If you have been reading food blogs and catching up on some food-related news lately, you would have known that Cronuts have taken the world by storm and had recently just made its way into Singapore thanks to our local patisseries that had started to sell them.
Although this is the first time I have bought anything from Da Paolo Gastronomia (the Crodo publicity must have made good business for them) let’s forget the old school review format and focus on the Cronuts instead.
Q: I thought this post was about Cronuts? Why is a certain “Crodo” being mentioned?
A: Cronuts and Crodos are actually the same thing. By right, the proper term to name this pastry should have been “Cronut”, which is made up of “Croissant” and “Donut”. A pastry that essentially fuses both pastries together, the end product is a croissant with the aesthetics of a donut. Originating from America, this pastry is first created by pastry chef Dominique Ansel and sold in the bakery named after him. Amidst the hype of this new and insanely popular pastry, the name “Cronut” was then copyrighted by the bakery, which is why local patisseries Gastronomia under the Da Paolo Group and Patisserie G named their versions Crodo and Gnut respectively.
Q: So what’s all the hype about these Cronuts
A: Apart from the idea being very creative and innovative, it’s most attracting factor would be it’s appearance, the combination and the supply. Cronuts definitely look appetising, and the combination of donuts and croissant together is a wise decision as both pastries are common favourites for people of any age, especially in the western world. The queues are drawn probably due to the fact that Cronuts are usually made in limited quantities daily so as to preserve freshness, so you really have to queue just to have it since everyone wants to have them. You know the saying; when items come in limited quantities, they become precious.
(Chocolate Crodo from Gastronomia)
Q: Ok … … so what’s really inside these Cronuts?
A: Like mentioned above, Cronuts are croissants shaped like donuts. The original recipe from America have Cronuts filled with cream of various flavours and lightly coated in sugar and glazed on the top.
The Crodos from Gastronomia seems a bit less detailed in a certain sense, as it seems to be just donut-shaped croissants either coated in sugar or covered in hardened chocolate with cream or chocolate fillings.
Q: How does the Crodos from Gastronomia taste like?
A: The only variant I had tried is the Chocolate Crodo. The Crodos have a somewhat flaky texture on the exterior that resembles croissants, but there is not really much bread filling inside. Instead, accompanying the chocolate filling inside is a texture that is greatly identical to our Chinese doughsticks (You Tiao), though less the oily or doughy taste with a buttery one that you usually would find in croissants. The chocolate filling was sweet but not overwhelmingly so to cover the taste of the pastry, and so does the hardened chocolate on the top too. Something I particularly do not like about the Crodos would be how oily it was. It does not take much effort to squeeze out the amount of oil absorbed in the pastry; it just gets to your hands just by holding it. I am not sure if the Cronuts are identical in taste and texture to the Crodos, but it is definitely a delectable pastry to have a bite on.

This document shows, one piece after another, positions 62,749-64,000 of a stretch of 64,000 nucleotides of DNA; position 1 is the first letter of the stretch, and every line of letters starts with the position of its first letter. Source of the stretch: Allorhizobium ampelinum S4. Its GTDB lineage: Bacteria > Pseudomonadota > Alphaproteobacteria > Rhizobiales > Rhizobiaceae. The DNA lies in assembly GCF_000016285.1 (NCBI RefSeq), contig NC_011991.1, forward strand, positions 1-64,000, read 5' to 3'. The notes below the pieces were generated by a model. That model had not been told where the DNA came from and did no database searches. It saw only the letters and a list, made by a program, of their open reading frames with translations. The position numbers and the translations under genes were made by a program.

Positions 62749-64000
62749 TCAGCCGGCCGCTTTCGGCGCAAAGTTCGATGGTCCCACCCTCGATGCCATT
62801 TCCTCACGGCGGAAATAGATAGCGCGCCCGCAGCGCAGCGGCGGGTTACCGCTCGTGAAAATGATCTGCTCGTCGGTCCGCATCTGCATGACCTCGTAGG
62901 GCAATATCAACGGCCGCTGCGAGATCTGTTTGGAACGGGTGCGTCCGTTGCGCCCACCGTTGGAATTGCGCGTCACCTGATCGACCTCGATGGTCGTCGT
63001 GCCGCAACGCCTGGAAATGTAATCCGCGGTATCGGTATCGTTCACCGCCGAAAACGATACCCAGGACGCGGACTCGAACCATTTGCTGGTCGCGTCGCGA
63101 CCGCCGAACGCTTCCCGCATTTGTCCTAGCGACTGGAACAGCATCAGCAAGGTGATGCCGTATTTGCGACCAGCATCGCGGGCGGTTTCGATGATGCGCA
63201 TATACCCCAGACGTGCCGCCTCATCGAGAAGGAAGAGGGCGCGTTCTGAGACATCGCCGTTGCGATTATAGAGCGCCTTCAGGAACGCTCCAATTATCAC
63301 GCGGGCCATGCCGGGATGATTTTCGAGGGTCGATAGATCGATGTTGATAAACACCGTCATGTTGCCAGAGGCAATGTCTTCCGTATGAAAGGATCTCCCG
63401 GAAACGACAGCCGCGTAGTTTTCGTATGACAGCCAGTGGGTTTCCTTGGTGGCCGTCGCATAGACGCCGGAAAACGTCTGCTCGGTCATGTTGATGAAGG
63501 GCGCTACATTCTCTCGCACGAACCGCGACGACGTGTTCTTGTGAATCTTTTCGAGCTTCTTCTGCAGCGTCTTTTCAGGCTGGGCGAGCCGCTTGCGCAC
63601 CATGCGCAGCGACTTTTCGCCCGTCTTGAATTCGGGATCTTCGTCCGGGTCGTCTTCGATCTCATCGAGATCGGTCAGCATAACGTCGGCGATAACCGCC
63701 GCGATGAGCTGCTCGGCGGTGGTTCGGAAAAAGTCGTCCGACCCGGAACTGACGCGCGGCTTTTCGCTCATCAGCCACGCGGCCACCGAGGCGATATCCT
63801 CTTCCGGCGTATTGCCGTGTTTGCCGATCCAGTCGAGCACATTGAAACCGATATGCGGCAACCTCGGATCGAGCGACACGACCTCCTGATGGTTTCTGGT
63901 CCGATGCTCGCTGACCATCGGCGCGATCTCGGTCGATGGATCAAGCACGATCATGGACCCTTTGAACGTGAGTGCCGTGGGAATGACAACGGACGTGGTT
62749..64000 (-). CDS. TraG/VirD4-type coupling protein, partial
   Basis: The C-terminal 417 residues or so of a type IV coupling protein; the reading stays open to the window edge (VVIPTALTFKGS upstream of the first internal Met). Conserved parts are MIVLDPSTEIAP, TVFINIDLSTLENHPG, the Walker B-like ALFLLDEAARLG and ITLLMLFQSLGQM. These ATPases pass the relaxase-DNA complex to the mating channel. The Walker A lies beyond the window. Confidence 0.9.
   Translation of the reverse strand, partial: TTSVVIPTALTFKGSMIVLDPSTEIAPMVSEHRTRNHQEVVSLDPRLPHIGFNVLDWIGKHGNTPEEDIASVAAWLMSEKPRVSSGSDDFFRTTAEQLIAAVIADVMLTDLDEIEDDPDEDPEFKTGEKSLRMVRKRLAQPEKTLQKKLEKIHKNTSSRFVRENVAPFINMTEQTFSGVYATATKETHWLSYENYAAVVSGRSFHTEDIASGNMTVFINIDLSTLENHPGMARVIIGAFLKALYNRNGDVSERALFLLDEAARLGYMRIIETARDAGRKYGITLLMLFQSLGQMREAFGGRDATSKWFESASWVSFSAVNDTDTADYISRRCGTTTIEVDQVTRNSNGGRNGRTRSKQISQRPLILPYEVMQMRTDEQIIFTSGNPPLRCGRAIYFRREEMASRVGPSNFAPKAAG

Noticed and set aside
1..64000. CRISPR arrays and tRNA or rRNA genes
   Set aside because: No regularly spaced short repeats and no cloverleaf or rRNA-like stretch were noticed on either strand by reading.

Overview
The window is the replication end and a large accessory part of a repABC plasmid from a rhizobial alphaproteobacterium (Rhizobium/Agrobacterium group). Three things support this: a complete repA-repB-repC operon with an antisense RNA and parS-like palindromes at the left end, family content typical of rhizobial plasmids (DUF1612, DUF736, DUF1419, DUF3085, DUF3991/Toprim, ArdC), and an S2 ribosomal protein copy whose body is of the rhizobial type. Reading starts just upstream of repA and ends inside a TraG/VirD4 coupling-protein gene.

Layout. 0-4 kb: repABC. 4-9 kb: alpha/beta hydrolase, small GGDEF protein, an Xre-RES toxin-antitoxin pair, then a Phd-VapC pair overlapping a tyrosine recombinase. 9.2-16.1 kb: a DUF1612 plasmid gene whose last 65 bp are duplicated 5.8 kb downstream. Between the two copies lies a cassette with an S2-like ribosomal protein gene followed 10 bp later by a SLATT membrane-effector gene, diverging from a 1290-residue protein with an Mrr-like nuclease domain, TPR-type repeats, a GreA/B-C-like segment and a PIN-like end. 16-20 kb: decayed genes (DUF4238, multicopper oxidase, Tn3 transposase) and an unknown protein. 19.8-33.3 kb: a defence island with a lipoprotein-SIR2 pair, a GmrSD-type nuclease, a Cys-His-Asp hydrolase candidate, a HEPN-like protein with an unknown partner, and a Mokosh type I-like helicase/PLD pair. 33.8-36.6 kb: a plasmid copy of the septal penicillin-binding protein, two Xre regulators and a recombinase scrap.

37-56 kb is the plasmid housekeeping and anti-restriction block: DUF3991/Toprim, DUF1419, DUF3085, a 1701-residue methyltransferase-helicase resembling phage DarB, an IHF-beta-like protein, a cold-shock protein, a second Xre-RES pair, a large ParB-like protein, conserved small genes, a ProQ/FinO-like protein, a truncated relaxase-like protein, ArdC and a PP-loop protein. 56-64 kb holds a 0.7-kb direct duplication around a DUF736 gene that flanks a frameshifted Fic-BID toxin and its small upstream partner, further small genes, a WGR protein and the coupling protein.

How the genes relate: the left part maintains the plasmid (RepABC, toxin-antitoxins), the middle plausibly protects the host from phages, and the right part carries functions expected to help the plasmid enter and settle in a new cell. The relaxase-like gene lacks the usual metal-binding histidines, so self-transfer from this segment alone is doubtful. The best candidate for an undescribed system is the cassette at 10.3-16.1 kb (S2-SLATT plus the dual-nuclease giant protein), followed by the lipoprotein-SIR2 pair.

I had not tried the Gnuts offered by Patisserie G yet, but once I do I would fill in the details probably on a seperate post that I would link from this one.
Q: I have heard that Cronuts come in different flavours. How many flavours does the Crodos come in?
A: Currently two at Gastronomia, which are Cream and Chocolate. Cream comes with sugar coated on the top and a cream filling inside (which I had not tried) while the Chocolate comes with hardened chocolate on the top with chocolate filling inside. I have heard that the GNuts from Patisserie G have more unique flavours such as salted caramel, lemon or chocolate.
Q: That sounds delicious! How much do they cost and where can I get them?
A: The Crodos costs $4.90 per piece and are available at all Gastronomia outlets. I had the ones at Paragon and had vaguely seen it at the I12 Katong and Pasarbella outlets before as well. If you are interested to try Patisserie G’s rendition called GNut, you would have to head down to their only outlet at Millenia Walk and they costs $5.00 a piece. According to inSing.com, Sugarloaf Cafe at Temasek Polytechnic which is the polytechnic’s culinary academy also offers them but only at limited days and hours, and each customer is only entitled to a limited amount, so do check the details before heading to Sugarloaf Cafe.
For more information about Gastronomia, visit the Da Paolo Group’s webpage by clicking here.